Here's an eye-opener for ya:
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Posted by: TEEBONE ®

06/24/2020, 16:13:02

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The Captain's Journal » The Cost Of Getting Bitten By A Snake In America

3-4 minutes

News from North Carolina.

A 17-year-old was out collecting wood near his home in Hillsborough when he bent down to pick up a branch and a snake bit him on his left hand.

He knew almost immediately that it was a copperhead.

“He knows his snakes; he went to herpetology camp,” said Amy Carabetta, whose son Ian was bitten.

“I was scared,” she said. “His hand started to swell almost immediately.

Carabetta called 911 for an ambulance.

“My hand was really hard to move while I was in the hospital,” Ian said. “It surprisingly wasn’t painful.”

Carabetta was especially scared for her son because he wants to be a carpenter and his left hand is his dominant hand

“It was pretty scary the first night he was in the hospital,” Carabetta said. “I handed him a bottle, and he couldn’t unscrew it with his left hand.”

Ian got the treatment he needed, but when the bill came in the mail a few weeks later, Carabetta was shocked.

“I immediately got it out, put it on the hood of the car and took a picture of it and sent it to my husband,” she said. She then posted it on Facebook.

The bill totaled more than $225,000.

Ian’s hand healed completely, and his father’s insurance helped bring the family’s cost down to $175, Carabetta said.

“I don’t know if it would’ve happened that way if we hadn’t have had the treatment,” she said.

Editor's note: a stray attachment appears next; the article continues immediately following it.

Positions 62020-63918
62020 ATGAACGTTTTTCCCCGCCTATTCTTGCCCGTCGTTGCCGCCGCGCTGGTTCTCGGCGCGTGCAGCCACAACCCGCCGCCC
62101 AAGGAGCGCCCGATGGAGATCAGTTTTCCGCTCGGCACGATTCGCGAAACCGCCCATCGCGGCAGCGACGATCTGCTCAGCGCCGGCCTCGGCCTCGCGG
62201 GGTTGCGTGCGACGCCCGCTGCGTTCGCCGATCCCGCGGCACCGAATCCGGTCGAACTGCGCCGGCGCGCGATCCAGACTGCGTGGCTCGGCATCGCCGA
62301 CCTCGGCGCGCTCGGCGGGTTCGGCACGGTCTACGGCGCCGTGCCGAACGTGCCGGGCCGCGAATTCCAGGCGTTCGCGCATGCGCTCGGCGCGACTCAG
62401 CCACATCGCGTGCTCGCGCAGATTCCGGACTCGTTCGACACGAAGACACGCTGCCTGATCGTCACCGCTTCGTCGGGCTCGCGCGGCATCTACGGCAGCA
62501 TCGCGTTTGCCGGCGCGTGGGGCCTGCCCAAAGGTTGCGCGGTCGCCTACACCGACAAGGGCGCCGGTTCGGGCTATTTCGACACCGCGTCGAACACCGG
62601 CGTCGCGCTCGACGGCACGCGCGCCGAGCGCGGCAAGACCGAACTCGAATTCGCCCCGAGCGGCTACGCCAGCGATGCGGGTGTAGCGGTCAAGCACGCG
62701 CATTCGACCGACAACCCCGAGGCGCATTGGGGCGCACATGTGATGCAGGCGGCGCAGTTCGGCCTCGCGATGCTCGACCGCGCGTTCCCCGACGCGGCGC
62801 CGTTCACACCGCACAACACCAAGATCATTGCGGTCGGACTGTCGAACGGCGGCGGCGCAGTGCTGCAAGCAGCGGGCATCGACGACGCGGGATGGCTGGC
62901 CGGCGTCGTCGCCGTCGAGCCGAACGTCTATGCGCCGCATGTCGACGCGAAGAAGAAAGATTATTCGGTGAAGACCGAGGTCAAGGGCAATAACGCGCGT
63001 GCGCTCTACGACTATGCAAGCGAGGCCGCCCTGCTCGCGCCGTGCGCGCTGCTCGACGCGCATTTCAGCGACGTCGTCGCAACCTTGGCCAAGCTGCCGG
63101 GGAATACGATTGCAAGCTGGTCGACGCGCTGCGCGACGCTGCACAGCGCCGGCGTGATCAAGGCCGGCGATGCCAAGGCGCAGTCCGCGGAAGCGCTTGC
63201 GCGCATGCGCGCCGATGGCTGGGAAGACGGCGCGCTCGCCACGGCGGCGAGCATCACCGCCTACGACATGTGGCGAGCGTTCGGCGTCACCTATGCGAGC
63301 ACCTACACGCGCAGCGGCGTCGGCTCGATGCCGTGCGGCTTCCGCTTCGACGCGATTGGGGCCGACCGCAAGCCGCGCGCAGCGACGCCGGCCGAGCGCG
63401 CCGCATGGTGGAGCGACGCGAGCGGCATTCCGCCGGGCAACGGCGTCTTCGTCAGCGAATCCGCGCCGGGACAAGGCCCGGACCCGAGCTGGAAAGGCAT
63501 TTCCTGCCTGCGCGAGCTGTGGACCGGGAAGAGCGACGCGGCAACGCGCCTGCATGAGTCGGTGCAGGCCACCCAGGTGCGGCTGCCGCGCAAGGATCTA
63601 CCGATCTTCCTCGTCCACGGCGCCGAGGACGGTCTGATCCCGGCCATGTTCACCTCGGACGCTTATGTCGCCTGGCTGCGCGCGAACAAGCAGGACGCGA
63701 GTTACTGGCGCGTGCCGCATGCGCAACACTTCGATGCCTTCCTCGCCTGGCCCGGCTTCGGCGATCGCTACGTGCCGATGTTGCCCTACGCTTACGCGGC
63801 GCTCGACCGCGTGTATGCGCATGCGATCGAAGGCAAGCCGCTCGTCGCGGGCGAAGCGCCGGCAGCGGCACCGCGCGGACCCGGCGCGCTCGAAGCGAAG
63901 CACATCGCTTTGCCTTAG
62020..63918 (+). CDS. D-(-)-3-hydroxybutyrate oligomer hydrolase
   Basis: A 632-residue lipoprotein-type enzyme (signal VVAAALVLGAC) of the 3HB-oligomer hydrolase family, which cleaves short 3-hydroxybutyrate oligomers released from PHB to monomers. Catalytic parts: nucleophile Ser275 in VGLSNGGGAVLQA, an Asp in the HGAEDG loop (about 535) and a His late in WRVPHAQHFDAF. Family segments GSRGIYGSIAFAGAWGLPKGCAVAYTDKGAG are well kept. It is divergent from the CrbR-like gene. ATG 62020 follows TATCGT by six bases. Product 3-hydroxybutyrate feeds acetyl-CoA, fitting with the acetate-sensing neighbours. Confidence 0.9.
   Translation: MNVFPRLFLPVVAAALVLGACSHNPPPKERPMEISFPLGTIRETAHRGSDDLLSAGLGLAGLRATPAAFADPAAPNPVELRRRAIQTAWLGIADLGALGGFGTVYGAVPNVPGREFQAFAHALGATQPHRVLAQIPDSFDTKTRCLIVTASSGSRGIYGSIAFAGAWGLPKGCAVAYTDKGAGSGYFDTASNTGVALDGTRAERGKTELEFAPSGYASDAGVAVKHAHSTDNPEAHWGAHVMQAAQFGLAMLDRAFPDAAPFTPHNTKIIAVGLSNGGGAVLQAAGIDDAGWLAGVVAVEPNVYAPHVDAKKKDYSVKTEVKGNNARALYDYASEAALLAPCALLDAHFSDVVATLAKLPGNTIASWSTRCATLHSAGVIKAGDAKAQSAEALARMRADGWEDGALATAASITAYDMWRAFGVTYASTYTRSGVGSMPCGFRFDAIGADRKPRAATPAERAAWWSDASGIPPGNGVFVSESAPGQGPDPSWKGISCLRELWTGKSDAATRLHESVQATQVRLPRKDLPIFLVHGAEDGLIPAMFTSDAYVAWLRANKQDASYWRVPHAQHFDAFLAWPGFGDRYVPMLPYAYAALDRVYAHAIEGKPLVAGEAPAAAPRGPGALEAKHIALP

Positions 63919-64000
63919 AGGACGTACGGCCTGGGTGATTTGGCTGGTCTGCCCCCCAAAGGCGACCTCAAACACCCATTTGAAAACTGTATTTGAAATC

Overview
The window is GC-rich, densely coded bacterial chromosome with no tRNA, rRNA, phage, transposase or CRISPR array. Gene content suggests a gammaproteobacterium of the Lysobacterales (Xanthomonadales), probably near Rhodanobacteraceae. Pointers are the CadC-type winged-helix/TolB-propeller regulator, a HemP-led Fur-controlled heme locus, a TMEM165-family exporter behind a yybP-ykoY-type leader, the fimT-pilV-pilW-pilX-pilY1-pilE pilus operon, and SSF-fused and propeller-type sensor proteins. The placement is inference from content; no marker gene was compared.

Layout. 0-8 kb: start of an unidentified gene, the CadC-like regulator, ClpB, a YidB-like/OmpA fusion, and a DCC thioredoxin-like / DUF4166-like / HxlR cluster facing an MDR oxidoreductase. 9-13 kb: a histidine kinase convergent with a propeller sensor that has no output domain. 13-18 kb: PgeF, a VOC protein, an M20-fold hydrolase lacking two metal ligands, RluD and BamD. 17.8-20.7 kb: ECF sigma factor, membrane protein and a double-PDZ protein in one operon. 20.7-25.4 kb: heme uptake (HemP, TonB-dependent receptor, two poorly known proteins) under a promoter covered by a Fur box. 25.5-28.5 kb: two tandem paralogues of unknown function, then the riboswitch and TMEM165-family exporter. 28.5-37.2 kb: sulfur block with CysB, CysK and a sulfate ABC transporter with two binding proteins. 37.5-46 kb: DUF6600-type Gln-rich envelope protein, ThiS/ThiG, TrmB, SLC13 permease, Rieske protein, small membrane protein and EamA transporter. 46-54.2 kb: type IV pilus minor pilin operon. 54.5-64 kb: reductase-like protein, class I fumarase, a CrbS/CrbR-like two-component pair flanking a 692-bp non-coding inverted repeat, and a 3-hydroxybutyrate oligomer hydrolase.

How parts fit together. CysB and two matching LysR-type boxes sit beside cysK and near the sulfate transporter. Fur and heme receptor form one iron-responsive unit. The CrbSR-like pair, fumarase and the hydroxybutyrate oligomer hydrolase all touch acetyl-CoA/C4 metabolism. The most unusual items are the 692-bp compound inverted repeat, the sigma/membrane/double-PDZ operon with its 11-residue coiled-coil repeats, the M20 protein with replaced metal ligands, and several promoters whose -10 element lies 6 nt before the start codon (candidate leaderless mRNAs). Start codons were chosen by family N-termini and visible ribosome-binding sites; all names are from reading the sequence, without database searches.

“The patient received 12 vials of antivenom, which cost about $200,000, including the hospital’s markup,” Duke Health officials said in an emailed statement to The News & Observer. “The patient’s insurance paid roughly half of the total amount billed based on its contract with Duke, which provides for a substantial discount. Duke has assumed the remaining balance, and the patient’s total out-of-pocket obligation is $175.”

I happen to know a little about this because I did some research when my Heidi-girl, the best dog ever in history, got bitten by a Copperhead.

The antivenom is made usually south of the border in Mexico.  They make it by injecting a select bovine population with venom, and extracting the antibodies over time to formulate the antivenom for humans.  By the way, this can cause stray bovine proteins to enter the human bloodstream if you have to be injected, and that itself can cause problems.

This antivenom is biological material and has to be refrigerated.  The cost when I looked into it was on the order of $10,000 – $12,000 per vial, or treatment, and the cost of recovery depends on how many vials you need.  Apparently the cost has gone up, and there is also a markup at the hospital (probably for simply investing the capital to have it in stock along with the shelf life of the material).

I don’t know how to advise, except to wear boots and watch your six if you’re going to be out and about in the summer and early fall.  This is one reason I don’t prefer to go hiking and backpacking in the summer.


Democrats wouldn't buy a clue if it was government subsidized.

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